The predatory stomatopod Hemisquilla ensigera californiensiswas captured at 10-20 m depths off California and transferred to an observation tank with artificial burrows similar to those observed in the field. The animals were maintained under a 1OL:140 light-dark cycle and monitored on a 24-hour basis using a time-lapse video recorder. Infrared lamps were used for observations within the burrow and at night. Metabolic rates, as a function of oxygen tension, were measured in respirometry chambers using polarographic oxygen electrodes.
This species is a near complete oxyconformer, so aerobic metabolism is strongly depressed at low oxygen levels, yet the animals remained active within the burrow even under these conditions. H. ensigera builds a blindended burrow that would be difficult to aerate by pumping oxygenated water into the burrow. The animal further complicates the possibility of water exchange by capping off the burrow for up to three-fourths of the daily cycle. Finally, this mantis shrimp was not observed trying to actively pump oxygenated water into the burrow and often remained at the far end of the burrow with little regard for the better-oxygenated water near the entrance. This is in contrast to other known burrowing shrimp, such as Upogebia pugettensis and Callianassa californiensis, which also remain in hypoxic burrows but they are oxyregulators and often become dormant in hypoxic conditions or aerate their burrows by pumping oxygenated water into them. H. ensigera does not fit well into either the "environmental anaerobiosis" or "facultative anaerobiosis" categories. During times of relative anoxia within the burrow the animal maintains a moderate level of activity instead of the quiescence normally expected under hypoxic conditions.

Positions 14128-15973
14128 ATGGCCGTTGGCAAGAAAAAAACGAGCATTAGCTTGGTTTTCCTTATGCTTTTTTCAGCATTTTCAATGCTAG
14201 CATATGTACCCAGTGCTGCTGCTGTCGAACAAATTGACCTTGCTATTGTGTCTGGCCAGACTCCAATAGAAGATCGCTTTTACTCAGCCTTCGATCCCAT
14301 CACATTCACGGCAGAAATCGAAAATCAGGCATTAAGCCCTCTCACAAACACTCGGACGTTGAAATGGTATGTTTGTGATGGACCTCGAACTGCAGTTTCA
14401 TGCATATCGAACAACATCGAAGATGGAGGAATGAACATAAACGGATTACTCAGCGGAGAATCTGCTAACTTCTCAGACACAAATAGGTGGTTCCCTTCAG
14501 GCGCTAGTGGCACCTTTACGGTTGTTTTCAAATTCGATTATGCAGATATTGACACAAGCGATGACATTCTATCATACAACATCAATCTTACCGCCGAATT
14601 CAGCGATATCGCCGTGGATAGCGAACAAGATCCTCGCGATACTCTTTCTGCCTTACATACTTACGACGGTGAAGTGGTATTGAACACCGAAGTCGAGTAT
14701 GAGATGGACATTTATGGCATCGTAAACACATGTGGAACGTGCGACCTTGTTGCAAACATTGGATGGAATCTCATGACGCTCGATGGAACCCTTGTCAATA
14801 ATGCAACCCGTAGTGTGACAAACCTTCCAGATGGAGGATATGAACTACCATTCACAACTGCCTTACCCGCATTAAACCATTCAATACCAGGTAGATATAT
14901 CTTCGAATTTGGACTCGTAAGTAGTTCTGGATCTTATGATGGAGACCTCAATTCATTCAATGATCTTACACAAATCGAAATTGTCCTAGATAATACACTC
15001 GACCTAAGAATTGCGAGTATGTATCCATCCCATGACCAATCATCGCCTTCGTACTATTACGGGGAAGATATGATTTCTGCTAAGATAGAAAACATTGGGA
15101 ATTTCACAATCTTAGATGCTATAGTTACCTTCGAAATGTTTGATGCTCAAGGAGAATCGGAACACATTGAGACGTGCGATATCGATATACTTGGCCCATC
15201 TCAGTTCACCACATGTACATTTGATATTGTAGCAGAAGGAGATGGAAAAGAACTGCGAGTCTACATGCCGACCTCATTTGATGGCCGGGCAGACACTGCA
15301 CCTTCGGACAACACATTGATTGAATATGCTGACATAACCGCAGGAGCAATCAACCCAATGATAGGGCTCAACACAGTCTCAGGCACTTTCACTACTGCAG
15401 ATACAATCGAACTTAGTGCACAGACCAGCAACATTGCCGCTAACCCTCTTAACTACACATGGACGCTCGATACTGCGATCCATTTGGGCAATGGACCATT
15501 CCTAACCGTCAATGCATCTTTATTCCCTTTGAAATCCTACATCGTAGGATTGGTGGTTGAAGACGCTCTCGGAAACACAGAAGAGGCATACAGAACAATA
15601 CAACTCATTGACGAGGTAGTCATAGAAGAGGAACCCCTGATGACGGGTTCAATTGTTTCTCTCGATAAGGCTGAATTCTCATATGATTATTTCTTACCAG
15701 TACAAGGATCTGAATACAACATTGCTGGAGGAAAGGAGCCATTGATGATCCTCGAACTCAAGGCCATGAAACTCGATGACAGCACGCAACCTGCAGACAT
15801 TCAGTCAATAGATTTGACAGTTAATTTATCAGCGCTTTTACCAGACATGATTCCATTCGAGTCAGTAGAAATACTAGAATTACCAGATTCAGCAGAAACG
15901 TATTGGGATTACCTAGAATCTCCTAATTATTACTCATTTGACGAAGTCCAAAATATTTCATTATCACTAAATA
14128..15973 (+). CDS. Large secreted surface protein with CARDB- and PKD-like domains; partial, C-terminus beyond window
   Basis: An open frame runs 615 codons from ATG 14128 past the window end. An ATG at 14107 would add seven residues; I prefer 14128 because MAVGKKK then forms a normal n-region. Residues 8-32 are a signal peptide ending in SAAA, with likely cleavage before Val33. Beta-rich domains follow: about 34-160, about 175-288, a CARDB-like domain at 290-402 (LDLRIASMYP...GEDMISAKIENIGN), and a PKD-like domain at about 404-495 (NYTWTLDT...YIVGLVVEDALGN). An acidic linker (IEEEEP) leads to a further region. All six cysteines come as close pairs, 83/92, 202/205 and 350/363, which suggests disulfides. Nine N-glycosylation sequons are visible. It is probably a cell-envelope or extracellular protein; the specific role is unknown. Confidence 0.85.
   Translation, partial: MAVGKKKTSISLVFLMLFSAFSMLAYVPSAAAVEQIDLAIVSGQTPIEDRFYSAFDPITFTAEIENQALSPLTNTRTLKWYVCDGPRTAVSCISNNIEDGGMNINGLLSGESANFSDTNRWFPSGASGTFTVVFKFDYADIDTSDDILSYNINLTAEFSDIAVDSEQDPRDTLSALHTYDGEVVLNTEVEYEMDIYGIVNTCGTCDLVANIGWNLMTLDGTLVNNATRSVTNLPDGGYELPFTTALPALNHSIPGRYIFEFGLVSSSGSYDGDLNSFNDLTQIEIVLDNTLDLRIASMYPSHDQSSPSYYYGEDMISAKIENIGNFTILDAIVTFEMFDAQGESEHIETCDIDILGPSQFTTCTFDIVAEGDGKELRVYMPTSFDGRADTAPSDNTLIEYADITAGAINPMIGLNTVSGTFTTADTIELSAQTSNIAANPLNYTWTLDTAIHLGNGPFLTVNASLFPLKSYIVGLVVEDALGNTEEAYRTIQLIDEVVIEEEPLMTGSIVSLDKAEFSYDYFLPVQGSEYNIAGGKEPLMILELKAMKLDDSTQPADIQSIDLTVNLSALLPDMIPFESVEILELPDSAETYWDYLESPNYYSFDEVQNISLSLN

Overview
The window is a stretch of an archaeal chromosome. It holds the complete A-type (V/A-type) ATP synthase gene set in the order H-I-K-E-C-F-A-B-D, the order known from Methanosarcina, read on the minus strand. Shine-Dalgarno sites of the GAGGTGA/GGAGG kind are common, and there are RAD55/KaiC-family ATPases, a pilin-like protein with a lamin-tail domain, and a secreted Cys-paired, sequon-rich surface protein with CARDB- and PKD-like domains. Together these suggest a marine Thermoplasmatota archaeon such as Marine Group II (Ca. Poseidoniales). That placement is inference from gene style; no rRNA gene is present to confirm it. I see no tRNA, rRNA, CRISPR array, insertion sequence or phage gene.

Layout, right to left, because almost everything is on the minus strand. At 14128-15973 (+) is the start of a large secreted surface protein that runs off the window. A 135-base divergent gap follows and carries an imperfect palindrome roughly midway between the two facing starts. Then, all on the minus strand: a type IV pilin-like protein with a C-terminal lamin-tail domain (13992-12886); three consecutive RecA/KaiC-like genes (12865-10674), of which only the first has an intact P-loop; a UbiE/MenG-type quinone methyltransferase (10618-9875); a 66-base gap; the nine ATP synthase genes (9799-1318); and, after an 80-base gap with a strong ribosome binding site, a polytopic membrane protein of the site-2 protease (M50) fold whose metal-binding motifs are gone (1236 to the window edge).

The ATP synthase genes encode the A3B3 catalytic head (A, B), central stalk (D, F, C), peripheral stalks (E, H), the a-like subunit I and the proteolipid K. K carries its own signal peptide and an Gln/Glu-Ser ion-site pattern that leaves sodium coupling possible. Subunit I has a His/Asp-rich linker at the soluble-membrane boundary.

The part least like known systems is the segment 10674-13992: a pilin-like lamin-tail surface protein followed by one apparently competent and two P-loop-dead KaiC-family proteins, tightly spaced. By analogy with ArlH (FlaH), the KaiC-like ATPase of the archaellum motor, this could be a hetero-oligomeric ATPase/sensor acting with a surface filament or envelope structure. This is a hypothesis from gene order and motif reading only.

David L. Cowles
Master of Science (MS)
Year Degree Awarded
Date (Title Page)
Library of Congress/MESH Subject Headings
Shrimps -- California; Decapoda (Crustacea) -- Behavior.
Loma Linda University Libraries
This title appears here courtesy of the author, who has granted Loma Linda University a limited, non-exclusive right to make this publication available to the public. The author retains all other copyrights.
Cassista, Jason Jospeh, "The Aerobic Metabolism and Behavior of the Burrow-dwelling Mantis Shrimp, HEMISQUILLA ENSIGERA CALIFORNIENSIS" (1995). Loma Linda University Electronic Theses, Dissertations & Projects. 611.
Loma Linda University Electronic Theses and Dissertations
Loma Linda University. Del E. Webb Memorial Library. University Archives